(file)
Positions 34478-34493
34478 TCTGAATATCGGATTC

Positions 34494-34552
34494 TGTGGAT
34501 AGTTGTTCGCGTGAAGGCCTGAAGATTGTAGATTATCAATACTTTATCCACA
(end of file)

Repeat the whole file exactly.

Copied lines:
Positions 34478-34493
34478 TCTGAATATCGGATTC

Positions 34494-34552
34494 TGTGGAT
34501 AGTTGTTCGCGTGAAGGCCTGAAGATTGTAGATTATCAATACTTTATCCACA